In certain example embodiments, the rod coupling clamp 2020, the rod flat clamp 2022, and the rod positioner 2024 are stacked on top of one another such that their respective openings 2308, 2404, 2504 are aligned and configured to collectively receive a rod therethrough. In certain example embodiments, engagement of the rod positioner assembly 1706 onto a rod includes the collective engagement of the rod coupling clamp 2020, the rod flat clamp 2022, and the rod positioner 2024 onto the rod, which includes moving each of the rod coupling clamp 2020, the rod flat clamp 2022, and the rod positioner 2024 from their open positions to their closed positions. In certain example embodiments, in a RIH operation, the coupling clamp does not close.

FIG. 26 illustrates a detailed perspective view of a portion of the rod tong 1710, in accordance with example embodiments of the present disclosure. Referring to FIG. 26, and in certain example embodiments, the rod tong 1710 further includes a tong base 2602, an upper plate 2604, and two jaw assemblies 2624. Each jaw assembly 2624 further includes a jaw block 2612 and a jaw insert 2614. The tong base 2602 provides housing and support for the jaw blocks 2612 and various mechanisms within the tong base 2602 which drive the jaw insert 2614 and the upper plate 2604. In certain example embodiments, the tong base 2602 also supports the centralizer guide 1720 disposed above the rod tong 1710. The tong base 2602 and the upper plate 2604 each include an opening 2620 formed from within the tong base 2602 and upper plate 2604 extending through an edge of the tong base 2602 and upper plate 2604. In certain example embodiments, a retractable barrier 2622 at the edge of the tong base 2602 closes the edge of tong base 2602, isolating the opening 2620. When the rod tong 1710 is in process to engage a rod 2616, the retractable barrier 2622 opens and the tong 1710 moves forward on to the rod 2616 then the retractable barrier 2622 closes. The jaw blocks 2612 are disposed within the opening and partially housed in the tong base 2602. The two jaw blocks 2612 face each other and each retain a jaw insert 2614. The jaw inserts 2614 likewise face each other and are configured to receive the rod 2616 therebetween.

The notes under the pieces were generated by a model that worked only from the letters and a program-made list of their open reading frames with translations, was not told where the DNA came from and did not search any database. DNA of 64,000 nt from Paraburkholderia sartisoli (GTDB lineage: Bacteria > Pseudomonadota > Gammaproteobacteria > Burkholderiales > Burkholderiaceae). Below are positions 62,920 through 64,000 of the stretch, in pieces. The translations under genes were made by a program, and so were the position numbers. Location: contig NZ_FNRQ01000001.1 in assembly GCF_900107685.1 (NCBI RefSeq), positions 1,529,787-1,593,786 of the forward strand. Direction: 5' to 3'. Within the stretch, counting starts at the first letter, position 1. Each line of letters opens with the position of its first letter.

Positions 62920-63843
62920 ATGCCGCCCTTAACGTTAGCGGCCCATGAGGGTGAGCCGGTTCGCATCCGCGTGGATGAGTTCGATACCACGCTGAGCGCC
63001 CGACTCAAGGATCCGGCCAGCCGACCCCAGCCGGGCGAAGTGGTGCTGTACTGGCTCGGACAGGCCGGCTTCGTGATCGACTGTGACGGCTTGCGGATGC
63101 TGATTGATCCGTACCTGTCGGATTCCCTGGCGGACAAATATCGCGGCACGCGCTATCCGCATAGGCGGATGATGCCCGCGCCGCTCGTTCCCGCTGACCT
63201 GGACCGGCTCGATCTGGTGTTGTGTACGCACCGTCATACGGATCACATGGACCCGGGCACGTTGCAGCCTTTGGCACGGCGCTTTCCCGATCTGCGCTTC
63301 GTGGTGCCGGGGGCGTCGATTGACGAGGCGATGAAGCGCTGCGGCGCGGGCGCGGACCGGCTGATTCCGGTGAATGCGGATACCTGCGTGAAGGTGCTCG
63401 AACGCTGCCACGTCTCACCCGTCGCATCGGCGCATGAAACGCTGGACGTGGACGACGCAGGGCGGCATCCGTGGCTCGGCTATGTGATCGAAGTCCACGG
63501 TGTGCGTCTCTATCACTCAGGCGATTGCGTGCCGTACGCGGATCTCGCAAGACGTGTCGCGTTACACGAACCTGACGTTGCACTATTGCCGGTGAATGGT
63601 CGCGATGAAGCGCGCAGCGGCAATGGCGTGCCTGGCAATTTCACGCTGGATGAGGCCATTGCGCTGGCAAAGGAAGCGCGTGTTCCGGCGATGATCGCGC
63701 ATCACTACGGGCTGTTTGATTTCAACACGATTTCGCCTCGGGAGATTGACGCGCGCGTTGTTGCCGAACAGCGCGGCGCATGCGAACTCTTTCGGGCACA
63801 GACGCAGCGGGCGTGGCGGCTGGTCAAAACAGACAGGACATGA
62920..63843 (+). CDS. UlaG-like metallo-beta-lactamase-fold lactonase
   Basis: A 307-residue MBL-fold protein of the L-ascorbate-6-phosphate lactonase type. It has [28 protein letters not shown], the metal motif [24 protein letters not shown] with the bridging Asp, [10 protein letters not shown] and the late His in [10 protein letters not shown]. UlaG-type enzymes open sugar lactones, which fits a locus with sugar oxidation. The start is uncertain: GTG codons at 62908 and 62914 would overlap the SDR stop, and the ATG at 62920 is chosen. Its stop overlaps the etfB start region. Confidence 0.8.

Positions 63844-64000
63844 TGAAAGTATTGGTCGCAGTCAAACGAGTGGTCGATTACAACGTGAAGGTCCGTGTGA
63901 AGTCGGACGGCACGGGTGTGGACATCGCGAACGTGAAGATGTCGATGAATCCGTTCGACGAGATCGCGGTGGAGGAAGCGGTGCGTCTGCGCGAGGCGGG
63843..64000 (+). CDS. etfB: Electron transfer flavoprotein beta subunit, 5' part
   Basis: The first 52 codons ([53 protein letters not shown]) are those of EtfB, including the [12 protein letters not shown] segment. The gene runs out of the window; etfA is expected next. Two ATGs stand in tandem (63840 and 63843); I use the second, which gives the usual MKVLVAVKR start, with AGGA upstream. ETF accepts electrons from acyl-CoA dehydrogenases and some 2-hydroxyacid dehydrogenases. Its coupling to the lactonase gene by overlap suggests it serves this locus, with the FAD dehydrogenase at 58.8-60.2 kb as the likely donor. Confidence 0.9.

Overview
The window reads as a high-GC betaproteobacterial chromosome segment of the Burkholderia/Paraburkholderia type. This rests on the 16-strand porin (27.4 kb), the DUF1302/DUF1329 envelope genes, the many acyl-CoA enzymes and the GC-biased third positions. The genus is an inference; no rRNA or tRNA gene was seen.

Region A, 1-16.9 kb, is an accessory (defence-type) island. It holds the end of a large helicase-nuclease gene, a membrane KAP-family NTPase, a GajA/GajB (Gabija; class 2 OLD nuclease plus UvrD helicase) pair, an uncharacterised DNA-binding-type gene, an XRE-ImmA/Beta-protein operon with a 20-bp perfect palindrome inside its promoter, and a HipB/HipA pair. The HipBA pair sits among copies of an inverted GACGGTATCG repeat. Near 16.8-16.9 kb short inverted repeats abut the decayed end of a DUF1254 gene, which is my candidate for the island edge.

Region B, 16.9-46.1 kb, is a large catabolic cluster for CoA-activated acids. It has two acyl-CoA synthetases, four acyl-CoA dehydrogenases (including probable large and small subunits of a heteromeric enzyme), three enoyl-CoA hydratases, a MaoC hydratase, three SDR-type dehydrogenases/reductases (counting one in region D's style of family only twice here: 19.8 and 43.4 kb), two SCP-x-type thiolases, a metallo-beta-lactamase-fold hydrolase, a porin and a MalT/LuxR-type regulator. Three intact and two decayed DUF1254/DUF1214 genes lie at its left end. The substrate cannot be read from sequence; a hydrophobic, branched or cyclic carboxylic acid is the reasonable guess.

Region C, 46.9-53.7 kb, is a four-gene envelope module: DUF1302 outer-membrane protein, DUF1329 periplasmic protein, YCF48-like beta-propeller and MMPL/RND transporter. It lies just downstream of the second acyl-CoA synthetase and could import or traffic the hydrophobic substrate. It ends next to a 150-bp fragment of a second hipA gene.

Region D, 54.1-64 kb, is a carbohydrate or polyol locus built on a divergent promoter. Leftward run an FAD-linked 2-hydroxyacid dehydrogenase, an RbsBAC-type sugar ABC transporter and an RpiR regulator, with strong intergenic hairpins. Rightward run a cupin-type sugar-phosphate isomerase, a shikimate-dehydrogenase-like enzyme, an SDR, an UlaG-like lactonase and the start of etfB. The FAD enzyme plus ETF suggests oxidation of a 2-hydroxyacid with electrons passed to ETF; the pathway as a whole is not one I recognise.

In certain example embodiments, the jaw blocks 2612 are configured to extend out, engage the rod, and retract into an area within the tong base 2602. In certain example embodiments, a cam and roller within the tong base 2602 drives the jaw inserts 2614 to force out and to retract them. To the side of each jaw block 2612 are an outside screw 2606, an inside screw 2608, and a spring 2610 disposed between the outside screw 2606 and the inside screw 2608. In certain example embodiments, the outside and inside screws 2606, 2608 are disposed through a slot 2626 in the upper plate 2604, providing a path of horizontal movement for the inside screw 2608. Specifically, the outside screw 2606 is fixed to the upper plate 2604, and the inside screw 2608 is fixed to the jaw assembly 2624. The slot 2626 provides a movement track for the inside screw 2608 as the jaw die 2614 moves in and out with respect to the upper plate 2604. In certain example embodiments, the jaw dies 2614 are configured to engage an interfacing portion 2618 of the rod 2616 from opposite sides. Specifically, in certain example embodiments, the interfacing portion 2618 of the rod 2616 includes one or more flat surfaces and/or edges. In such example embodiments, the jaw inserts 2614 engage onto the flat surfaces or the edges to obtain a grip on the rod 2616 in which a working torque can be applied.